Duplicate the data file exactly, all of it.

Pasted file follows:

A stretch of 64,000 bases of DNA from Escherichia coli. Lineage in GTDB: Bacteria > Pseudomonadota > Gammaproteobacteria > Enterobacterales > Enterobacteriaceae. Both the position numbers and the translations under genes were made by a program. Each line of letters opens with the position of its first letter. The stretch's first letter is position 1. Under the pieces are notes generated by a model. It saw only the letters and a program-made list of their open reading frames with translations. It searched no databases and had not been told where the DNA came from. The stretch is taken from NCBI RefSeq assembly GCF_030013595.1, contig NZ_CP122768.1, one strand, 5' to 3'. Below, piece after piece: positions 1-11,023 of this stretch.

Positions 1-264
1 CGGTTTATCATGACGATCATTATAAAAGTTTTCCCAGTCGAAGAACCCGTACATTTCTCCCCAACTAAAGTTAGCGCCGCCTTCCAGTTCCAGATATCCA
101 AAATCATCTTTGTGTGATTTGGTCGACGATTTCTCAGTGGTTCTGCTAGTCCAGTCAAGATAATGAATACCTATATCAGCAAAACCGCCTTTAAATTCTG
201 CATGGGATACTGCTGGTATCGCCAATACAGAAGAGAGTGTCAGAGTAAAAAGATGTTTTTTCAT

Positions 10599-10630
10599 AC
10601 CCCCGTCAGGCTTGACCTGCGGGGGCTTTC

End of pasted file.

A stretch of 64,000 bases of DNA from Escherichia coli. Lineage in GTDB: Bacteria > Pseudomonadota > Gammaproteobacteria > Enterobacterales > Enterobacteriaceae. Both the position numbers and the translations under genes were made by a program. Each line of letters opens with the position of its first letter. The stretch's first letter is position 1. Under the pieces are notes generated by a model. It saw only the letters and a program-made list of their open reading frames with translations. It searched no databases and had not been told where the DNA came from. The stretch is taken from NCBI RefSeq assembly GCF_030013595.1, contig NZ_CP122768.1, one strand, 5' to 3'. Below, piece after piece: positions 1-11,023 of this stretch.

Positions 1-264
1 CGGTTTATCATGACGATCATTATAAAAGTTTTCCCAGTCGAAGAACCCGTACATTTCTCCCCAACTAAAGTTAGCGCCGCCTTCCAGTTCCAGATATCCA
101 AAATCATCTTTGTGTGATTTGGTCGACGATTTCTCAGTGGTTCTGCTAGTCCAGTCAAGATAATGAATACCTATATCAGCAAAACCGCCTTTAAATTCTG
201 CATGGGATACTGCTGGTATCGCCAATACAGAAGAGAGTGTCAGAGTAAAAAGATGTTTTTTCAT

Positions 10599-10630
10599 AC
10601 CCCCGTCAGGCTTGACCTGCGGGGGCTTTC